testosteronepit.com / By Wolf Richter / July 25, 2012
Mitt Romney is venturing overseas for the first time during his candidacy to spend two days each in the UK, Israel, and Poland. It will hone his international credentials, give him an opportunity to look “presidential,” and allow him to establish, renew, or refine connections. He will also court Americans living abroad. Every vote counts. Campaign brawls are expected to stay “at the water’s edge,” so no speeches and news conferences. But there will be … fundraisers.
Politicians don’t leave home without them. Two of them on Romney’s first stop, London—the capital of the Libor scandal that is engulfing the world’s largest banks, along with central banks and regulators. One will be a tony event at $25,000 to $75,000 per person; the other, a down-to-earth reception of $2,500 per person. But they’re steeped in controversy; some of the people involved are tangled up in the Libor scandal [for my take on the scandal, read.... Libor Perp Walks Before the Election, but No Perp Walks for Rate Manipulation by Central Banks]. Romney, founding partner of Bain Capital, is a finance guy, and he’s got to go where the money is, and in London, the money is in banking.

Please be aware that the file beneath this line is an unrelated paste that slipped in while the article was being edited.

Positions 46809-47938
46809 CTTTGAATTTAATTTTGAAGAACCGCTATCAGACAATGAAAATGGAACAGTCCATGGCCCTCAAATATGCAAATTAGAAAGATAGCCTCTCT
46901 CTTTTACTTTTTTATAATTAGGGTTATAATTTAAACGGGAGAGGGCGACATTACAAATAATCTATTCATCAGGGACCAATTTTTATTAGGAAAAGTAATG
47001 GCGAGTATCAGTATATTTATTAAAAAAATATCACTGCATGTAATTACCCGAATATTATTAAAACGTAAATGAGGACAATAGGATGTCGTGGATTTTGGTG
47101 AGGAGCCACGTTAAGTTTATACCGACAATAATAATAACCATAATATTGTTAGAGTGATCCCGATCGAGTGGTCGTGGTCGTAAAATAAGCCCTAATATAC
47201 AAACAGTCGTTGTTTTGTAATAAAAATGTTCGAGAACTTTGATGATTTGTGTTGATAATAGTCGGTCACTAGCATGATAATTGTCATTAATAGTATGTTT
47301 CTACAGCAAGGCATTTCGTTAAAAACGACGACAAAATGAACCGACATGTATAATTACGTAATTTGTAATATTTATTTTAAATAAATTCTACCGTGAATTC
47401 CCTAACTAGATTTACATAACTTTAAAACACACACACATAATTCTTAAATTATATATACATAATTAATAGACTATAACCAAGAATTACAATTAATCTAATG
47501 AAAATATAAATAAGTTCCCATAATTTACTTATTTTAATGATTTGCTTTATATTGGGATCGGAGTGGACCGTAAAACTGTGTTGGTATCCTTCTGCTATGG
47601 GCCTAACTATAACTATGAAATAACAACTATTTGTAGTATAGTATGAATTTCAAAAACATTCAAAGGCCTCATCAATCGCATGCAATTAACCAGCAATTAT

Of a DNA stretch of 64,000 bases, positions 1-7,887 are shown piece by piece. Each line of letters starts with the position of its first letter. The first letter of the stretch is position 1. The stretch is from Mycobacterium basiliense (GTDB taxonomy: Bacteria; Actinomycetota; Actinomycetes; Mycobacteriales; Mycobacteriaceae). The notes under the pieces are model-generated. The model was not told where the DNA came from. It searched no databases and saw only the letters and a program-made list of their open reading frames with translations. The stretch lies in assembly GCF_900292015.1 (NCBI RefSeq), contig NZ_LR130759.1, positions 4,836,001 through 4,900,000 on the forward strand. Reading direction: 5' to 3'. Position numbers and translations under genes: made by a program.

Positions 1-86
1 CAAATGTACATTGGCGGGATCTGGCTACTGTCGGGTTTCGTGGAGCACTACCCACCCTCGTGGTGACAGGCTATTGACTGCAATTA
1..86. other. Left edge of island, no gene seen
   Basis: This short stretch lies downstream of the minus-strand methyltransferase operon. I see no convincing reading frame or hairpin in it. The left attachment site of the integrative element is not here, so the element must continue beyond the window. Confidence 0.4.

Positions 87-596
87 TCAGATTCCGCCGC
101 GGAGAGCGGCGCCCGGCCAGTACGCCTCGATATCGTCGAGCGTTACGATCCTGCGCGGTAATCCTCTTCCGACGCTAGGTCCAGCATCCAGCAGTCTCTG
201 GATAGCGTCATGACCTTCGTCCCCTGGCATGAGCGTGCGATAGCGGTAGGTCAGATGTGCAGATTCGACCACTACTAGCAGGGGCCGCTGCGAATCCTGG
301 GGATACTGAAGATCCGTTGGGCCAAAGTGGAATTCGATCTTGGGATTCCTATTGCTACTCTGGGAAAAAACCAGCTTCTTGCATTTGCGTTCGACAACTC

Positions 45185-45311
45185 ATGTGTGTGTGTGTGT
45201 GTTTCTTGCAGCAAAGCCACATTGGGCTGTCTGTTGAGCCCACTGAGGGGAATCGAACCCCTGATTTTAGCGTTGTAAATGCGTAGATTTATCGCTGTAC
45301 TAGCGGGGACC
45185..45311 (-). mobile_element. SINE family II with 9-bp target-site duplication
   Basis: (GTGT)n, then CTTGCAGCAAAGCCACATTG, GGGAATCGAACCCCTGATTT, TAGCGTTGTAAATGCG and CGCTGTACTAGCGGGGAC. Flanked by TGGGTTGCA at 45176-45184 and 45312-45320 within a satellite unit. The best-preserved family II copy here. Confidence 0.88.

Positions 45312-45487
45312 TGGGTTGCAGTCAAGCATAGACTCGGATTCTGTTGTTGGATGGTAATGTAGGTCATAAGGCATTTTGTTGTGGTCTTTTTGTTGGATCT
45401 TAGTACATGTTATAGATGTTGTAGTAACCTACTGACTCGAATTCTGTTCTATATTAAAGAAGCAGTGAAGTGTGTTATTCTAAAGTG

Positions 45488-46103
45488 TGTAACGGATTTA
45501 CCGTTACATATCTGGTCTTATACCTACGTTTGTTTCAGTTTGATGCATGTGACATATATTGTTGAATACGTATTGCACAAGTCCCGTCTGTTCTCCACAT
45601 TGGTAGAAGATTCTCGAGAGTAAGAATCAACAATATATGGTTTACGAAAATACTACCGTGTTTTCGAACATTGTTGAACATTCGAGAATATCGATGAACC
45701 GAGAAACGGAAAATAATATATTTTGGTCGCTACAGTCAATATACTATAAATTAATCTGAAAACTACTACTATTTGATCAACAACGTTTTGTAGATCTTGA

Political campaigns have long received foreign contributions from sources other than fundraisers. It’s bipartisan, and widespread. Running for office is expensive. Luckily, just ahead of Romney’s trip, the Center for Responsive Politics, a nonpartisan research group in Washington, D.C., put together some data for the German paper,WirtschaftsWoche, on the contributions by German companies to US presidential and congressional races. These companies are export powerhouses, and they want to gain a bit of influence and bend some laws and loopholes their way, not unusual in our democracy that is so dominated by money. And the winner is…..